(Alan) The Where’s Waldo 100K is an outstanding race in a beautiful location (SW of Eugene, OR), directed by one of your recent interviewees and great guy, Craig Thornley. We’ve been heading up there a lot lately to train, and we’ve only scratched the surface of all the trails in the area. In his interview with you, Craig said (in jest, I think) “Don’t come to Oregon,” but we like the area so much, we’re planning a trail running festival in late July 2006- a 5M hill climb, a 5M downhill, a flattish 10 miler, and a 50K. Hopefully we’ll attract some long distance and shorter distance runners looking to see what trail running is all about…

Since Bev already mentioned Rucky Chucky, I’ll put in a plug for one of our local races, the Whiskeytown 50K just outside of Redding in late October. John Luaces, if you’re reading this, let’s go back to the original course where we climb Shasta Bally!

Lastly, a few training questions. What’s a typical training week look like for you? How many miles? Is it the same in preparing for adventure races, stage races, and ultras?

(Alan)- Our training has really varied the last few years based on what have been the most important races of the year. Prior to 2005, it was always a long adventure race, and so we’d split training time between biking, running, kayaking, and weightlifting. Since we’ve focused on running this year, we’ve cut back a bit on the biking, and a lot on the kayaking. Generally, our runs during the week never last longer than 90 minutes, and on the weekends we’re able to go longer. We probably run a lot less than we should- we’re lucky to get 60 to 70 miles a week. Embarrassingly enough, we also don’t do much in the way of intervals or specific hill work, and I think that’s where we’ll really need to focus if we want to improve for 2006.

For 2006, we’re thinking about trying the Grand Slam, and throwing in the Hurt 100 as well, so we’ll have to get a bit more serious about getting in the long miles over the winter.

(Bev)- I’d like to point out that I have tried to get Alan to do intervals and hill training but he can be a little stubborn. I did find that sticking to the 50k distance, I could get away with not much specific training. With the much longer races we’ve done this year, I seem to be getting more injuries than I’m used to. I enjoyed training for adventure races because it was always something different. One of my favorite days was driving up river 15 miles, kayaking down to a park about a mile from home where we’d attach wheels to the kayaks and roll them to our house. Then we’d drive back to a place about 12 miles from the original put in and trail run back to the start. It was a great all day event!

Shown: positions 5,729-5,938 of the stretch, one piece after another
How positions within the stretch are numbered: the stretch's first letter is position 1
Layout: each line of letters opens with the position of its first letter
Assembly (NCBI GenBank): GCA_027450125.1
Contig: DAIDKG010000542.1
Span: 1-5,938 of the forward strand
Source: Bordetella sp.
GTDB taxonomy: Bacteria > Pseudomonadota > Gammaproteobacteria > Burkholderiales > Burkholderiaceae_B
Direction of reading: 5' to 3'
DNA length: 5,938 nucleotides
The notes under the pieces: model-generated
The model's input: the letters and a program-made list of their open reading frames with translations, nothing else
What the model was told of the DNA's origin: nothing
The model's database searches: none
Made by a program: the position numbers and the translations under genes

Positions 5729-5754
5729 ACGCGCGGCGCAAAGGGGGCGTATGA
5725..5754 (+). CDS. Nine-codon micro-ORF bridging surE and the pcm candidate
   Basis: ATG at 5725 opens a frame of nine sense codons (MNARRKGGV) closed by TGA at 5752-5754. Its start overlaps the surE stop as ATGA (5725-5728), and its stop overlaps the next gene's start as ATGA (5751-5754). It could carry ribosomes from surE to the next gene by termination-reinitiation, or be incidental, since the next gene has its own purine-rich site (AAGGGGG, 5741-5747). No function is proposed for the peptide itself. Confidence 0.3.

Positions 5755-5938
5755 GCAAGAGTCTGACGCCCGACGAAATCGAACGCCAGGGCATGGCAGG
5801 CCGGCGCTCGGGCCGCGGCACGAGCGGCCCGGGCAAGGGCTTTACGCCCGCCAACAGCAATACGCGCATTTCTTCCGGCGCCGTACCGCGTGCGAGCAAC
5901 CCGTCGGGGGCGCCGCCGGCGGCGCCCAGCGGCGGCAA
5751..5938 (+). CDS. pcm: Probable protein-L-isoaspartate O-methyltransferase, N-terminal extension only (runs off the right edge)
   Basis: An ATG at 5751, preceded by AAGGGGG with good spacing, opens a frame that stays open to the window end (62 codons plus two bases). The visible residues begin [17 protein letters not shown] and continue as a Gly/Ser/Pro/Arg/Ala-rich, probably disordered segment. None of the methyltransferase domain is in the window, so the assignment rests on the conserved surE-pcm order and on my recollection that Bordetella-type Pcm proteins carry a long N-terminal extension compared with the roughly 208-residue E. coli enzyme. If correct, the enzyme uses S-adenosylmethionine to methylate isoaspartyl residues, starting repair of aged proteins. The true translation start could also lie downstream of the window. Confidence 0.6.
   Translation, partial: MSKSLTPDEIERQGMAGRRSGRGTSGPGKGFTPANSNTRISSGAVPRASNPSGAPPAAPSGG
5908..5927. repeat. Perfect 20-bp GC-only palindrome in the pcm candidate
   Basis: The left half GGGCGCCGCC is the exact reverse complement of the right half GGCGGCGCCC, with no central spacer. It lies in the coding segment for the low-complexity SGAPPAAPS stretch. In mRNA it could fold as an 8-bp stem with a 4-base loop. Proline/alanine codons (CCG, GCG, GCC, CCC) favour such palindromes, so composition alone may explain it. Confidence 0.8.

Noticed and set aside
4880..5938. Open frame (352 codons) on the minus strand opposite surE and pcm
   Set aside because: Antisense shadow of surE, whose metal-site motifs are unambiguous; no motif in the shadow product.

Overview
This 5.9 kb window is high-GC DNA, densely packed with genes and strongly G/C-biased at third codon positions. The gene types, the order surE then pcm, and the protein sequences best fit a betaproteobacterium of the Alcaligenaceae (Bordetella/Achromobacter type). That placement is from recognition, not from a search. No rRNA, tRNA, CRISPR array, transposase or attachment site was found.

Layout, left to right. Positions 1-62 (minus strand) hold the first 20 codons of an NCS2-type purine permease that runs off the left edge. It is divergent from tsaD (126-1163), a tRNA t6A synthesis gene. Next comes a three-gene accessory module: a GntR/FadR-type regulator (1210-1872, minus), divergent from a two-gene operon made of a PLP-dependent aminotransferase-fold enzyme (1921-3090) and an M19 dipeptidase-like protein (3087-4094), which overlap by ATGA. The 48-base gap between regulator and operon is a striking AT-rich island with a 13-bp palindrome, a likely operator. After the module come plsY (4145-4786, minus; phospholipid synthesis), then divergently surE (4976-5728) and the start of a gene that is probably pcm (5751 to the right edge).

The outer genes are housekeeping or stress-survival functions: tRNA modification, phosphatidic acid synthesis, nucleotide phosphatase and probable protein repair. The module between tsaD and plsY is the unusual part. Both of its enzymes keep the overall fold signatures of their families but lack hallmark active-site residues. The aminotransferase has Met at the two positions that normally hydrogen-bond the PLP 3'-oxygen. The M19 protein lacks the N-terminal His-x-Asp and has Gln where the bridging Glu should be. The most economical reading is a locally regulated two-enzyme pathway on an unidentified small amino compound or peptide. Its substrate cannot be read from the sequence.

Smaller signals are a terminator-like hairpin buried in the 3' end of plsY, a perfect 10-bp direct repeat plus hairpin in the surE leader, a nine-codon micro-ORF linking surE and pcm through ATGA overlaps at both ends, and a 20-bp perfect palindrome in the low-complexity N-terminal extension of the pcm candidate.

What are your favorite foods/race snacks?

(Bev) I typically don’t eat much when I’m racing. My system pretty much shuts down so I just force down Clif Shots. I know I need the calories so for me that’s what it’s all about. I’ve tried to eat “real food”, but I have a hard time chewing and swallowing. That’s what made me so ill at Western States, my crew tried to force feed me. Of course Sunsweet dries plums, have been great. They’re easy to chew and swallow, and have excellent levels of sugars and potassium. They saved me in The Coastal Challenge, when one of the aid stations didn’t have water and all I had was a couple of packets of Sunsweet plums to get to the next aid.

(Alan) My stomach can handle food a bit better than Bev, but for long races I usually end up eating fruit (dried and fresh), and gels. Obviously, the only dried fruit is Sunsweet- I’m partial to orange essence dried plums, dates, and mangos. You read a lot about the need for antioxidants in exercising to aid recovery and prevent inflammation, and dried plums kick serious butt when it comes to antioxidants. Blueberries, raisins, strawberries- all posers!

And while I’m on my soapbox- look for Sunsweet stuff in your local grocery store. :-)

A lot of the blog readers love to hear about “lessons learned” (ie, things that didn’t go right that perhaps they could avoid). Any you would like to pass on?

(Alan) A long time ago, I thought to myself “Hey, I think I’ll run a marathon.” So I came up with this plan that for the 8 weeks leading up to it, every Thursday I’d do a long run where I’d go for 15 minutes longer than the week before. I got up to about 2:15. Of course, on marathon day I was feeling like a champ until right about the 2:15 mark, and the last few miles we’re pretty miserable- I think it was just a mental block because I’d never run that far. The lesson- It’s always easier to do something when you’ve done it before. That’s probably pretty obvious to your readers. I’ll bet most ultrarunners could log off their computers, lace up their shoes, grab some food and run a marathon or 50K or 50M, without even thinking about it or otherwise preparing for it. For people that haven’t done that distance before, believing they can do it is half the battle.